One of the very first experts in the myeloma field that I heard speak was Dr. Irene Ghobrial. I was so impressed by her clear communication and obvious passion for the work that she was doing. She cares for her patients, and she wants to make a personal difference in each of their lives. Her focus is clear- she wants to help precursor myeloma patients and prevent progression to active myeloma.
Who are precursor myeloma patients? If you have been diagnosed with MGUS (Monoclonal Gammopathy of Undetermined Significance) or Smoldering Multiple Myeloma, you are considered a precursor myeloma patient.
Being diagnosed with MGUS means that there is an elevated monoclonal protein (m-spike) present in the blood, but there is no myeloma (and might not ever be!). MGUS is found in 3% of the population over the age of 70, and this number grows as people get older. MGUS is also more commonly found in African Americans than Caucasians. According to Dr. Robert A. Kyle, who identified this condition in the 1960s and named it, MGUS always proceeds active myeloma. It's not always recognized before active myeloma is recognized and diagnosed. MGUS currently requires no treatment, and there is a 1% chance per year of developing active myeloma.
So what is Smoldering Myeloma? It's the stage just before active disease, between MGUS and active myeloma. It is characterized as having 10% of plasma cells in the bone marrow, but not having any symptoms (no fractures, kidney disease, etc.) However, especially for high-risk smoldering myeloma patients, there is a chance that you can develop active myeloma. Your treating physicians should be watching you carefully to determine when treatment is needed. In general, there is a 10% chance per year that you will develop active myeloma. High-risk smoldering myeloma patients have a 50% likelihood of active myeloma progression within two years.
There are three risk levels of smoldering multiple myeloma (SMM) that depend on a few key factors:
So what can you do? If you are a low or medium SMM patient, the unfortunate response from some hematologists or oncologists could be "watch and wait". If you have high-risk smoldering myeloma, you should talk to your doctor about treatment within a clinical trial.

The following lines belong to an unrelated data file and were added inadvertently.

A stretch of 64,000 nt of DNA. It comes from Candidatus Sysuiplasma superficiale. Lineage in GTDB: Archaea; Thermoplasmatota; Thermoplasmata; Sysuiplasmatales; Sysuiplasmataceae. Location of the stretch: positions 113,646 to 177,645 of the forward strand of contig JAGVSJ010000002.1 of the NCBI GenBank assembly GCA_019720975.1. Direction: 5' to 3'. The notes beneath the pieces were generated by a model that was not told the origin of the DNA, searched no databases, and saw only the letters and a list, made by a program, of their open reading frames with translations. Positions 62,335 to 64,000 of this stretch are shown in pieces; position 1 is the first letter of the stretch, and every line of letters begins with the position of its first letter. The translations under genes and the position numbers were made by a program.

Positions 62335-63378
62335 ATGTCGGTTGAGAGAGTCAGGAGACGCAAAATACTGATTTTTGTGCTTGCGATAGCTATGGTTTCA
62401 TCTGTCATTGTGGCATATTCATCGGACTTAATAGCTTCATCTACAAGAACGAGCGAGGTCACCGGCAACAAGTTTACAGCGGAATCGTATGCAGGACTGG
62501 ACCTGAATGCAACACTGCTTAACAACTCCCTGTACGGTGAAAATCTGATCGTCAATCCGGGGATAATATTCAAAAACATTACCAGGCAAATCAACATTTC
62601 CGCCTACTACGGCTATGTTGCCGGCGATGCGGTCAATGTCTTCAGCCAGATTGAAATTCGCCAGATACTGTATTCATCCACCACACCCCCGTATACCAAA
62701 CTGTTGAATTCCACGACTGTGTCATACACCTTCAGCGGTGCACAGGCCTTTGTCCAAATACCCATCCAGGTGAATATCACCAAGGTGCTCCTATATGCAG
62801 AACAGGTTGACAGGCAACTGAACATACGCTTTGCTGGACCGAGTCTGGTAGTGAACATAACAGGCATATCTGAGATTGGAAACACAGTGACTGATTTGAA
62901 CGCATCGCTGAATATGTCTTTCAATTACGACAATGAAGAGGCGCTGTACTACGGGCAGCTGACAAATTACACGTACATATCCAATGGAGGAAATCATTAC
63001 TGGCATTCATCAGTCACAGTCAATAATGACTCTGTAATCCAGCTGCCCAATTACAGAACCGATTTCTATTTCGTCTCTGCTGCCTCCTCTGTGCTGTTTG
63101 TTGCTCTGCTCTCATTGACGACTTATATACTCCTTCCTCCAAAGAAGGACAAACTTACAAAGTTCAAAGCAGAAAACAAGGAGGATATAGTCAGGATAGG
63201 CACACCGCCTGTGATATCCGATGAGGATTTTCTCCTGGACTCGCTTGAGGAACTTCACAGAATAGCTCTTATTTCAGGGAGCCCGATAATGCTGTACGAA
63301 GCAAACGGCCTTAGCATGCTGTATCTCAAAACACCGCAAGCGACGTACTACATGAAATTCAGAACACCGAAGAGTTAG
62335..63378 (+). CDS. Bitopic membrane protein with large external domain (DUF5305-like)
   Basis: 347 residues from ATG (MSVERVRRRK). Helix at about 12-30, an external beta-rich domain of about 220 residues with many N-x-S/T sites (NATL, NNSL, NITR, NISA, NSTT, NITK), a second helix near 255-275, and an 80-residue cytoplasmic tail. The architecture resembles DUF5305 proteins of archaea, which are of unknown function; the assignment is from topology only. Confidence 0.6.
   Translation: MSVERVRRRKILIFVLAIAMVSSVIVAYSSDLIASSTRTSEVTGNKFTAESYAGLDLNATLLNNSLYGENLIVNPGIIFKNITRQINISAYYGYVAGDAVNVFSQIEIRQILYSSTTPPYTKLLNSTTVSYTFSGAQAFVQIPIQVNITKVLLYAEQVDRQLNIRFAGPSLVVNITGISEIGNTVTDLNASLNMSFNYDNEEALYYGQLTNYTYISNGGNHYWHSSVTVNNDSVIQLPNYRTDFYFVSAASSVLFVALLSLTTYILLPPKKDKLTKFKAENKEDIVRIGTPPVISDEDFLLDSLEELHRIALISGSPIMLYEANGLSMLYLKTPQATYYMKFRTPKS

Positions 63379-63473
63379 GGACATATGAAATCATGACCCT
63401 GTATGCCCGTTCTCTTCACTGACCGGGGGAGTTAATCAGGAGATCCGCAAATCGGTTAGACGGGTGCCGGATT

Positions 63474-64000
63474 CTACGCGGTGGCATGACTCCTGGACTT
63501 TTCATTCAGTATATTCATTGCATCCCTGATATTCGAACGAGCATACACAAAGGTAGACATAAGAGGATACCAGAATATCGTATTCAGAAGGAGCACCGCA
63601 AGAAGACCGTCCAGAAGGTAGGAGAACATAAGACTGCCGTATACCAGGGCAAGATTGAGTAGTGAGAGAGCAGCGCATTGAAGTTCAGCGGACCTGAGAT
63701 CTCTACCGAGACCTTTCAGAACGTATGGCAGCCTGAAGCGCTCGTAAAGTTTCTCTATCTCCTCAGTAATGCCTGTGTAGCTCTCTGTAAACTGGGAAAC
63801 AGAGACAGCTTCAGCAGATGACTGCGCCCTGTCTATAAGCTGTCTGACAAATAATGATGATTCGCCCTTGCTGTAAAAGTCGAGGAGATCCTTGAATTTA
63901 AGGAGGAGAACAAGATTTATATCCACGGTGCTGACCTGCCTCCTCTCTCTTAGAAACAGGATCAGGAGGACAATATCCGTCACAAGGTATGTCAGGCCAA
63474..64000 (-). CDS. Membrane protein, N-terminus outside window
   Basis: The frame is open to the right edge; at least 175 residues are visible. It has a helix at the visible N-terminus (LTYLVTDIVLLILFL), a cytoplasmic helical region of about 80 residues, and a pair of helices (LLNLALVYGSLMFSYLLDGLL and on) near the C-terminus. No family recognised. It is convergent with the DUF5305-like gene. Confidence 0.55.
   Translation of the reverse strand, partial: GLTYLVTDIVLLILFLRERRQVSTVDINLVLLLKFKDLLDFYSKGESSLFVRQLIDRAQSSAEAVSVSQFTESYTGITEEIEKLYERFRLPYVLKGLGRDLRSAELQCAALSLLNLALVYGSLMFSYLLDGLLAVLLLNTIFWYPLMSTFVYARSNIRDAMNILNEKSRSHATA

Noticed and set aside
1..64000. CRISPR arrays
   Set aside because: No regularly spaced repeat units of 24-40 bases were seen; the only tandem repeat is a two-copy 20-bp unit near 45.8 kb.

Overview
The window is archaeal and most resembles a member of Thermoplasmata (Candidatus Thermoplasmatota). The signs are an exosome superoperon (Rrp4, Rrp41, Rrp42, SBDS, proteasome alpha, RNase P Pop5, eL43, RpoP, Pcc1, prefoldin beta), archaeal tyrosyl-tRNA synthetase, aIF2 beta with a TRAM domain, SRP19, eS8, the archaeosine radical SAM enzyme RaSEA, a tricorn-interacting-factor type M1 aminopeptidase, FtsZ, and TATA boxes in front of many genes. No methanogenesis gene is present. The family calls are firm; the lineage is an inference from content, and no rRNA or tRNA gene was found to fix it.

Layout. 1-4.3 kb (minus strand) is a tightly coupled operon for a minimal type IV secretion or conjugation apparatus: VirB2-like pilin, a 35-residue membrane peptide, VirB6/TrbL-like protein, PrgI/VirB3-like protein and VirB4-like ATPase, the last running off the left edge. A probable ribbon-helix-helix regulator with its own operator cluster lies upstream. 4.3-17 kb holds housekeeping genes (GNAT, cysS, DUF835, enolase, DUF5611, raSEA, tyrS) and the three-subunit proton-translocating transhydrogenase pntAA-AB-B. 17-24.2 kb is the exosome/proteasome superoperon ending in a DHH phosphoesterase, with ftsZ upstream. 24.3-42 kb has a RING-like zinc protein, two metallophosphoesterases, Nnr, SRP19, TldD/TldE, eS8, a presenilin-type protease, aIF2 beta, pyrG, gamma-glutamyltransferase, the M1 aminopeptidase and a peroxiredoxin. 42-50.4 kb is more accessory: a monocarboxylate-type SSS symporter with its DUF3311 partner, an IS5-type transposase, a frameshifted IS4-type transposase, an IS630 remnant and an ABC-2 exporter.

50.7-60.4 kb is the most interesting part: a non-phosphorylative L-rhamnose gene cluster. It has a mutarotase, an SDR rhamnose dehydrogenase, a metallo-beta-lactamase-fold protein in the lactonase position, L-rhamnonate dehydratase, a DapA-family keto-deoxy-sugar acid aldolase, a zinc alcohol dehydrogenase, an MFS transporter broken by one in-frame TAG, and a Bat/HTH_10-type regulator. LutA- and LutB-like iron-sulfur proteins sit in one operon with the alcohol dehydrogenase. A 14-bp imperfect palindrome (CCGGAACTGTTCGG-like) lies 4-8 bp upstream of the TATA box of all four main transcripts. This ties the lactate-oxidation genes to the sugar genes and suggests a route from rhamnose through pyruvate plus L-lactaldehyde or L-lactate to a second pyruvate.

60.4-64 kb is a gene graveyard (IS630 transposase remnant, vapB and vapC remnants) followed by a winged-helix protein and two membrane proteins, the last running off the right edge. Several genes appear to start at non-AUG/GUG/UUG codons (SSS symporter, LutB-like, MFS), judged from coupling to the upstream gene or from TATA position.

Dr. Irene Ghobrial has said that with solid cancers (such as colon or breast), there are pre-screening procedures that help us try to catch early cancer and eliminate it before it starts. So why wouldn't we do the same with someone who has been diagnosed with a precursor condition such as smoldering myeloma? In the past with harmful and invasive therapies, it would have made sense to recommend the "watch and wait" prescription, but these days with us understanding a deeper level of knowledge regarding myeloma and therapies, it doesn't make sense anymore to simply watch and wait. Dr. Ghobrial's mission is to develop the right trials with low toxicity interventions that prevent the development of myeloma. She is doing an amazing job proving that "watch and wait" isn't adequate anymore for "treating" high-risk precursor myeloma patients.
Take your first step and join us as we hear from one of the most experienced voices in the precursor multiple myeloma world on May 18th, 2021 at 5 PM Eastern. Dr. Irene Ghobrial will discuss two very important studies she is involved in, specifically for precursor myeloma patients (and their families!)
Your myeloma journey doesn't have to be defined for you. Register today!
Remember, even if you can't make it at the designated event time, if you register for the event you will receive a recording. Don't miss it!
For more information about precursor myeloma conditions, go to HealthTree University (Section 1: Myeloma Basics).
about the author
Audrey joined the Myeloma Crowd as the Community Program Director in 2020. While not knowing much about myeloma at the start, she has since worked hard to educate herself, empathize and learn from others' experiences. She loves this job. Audrey is passionate about serving others, loves learning, and enjoys a nice mug of hot chocolate no matter the weather.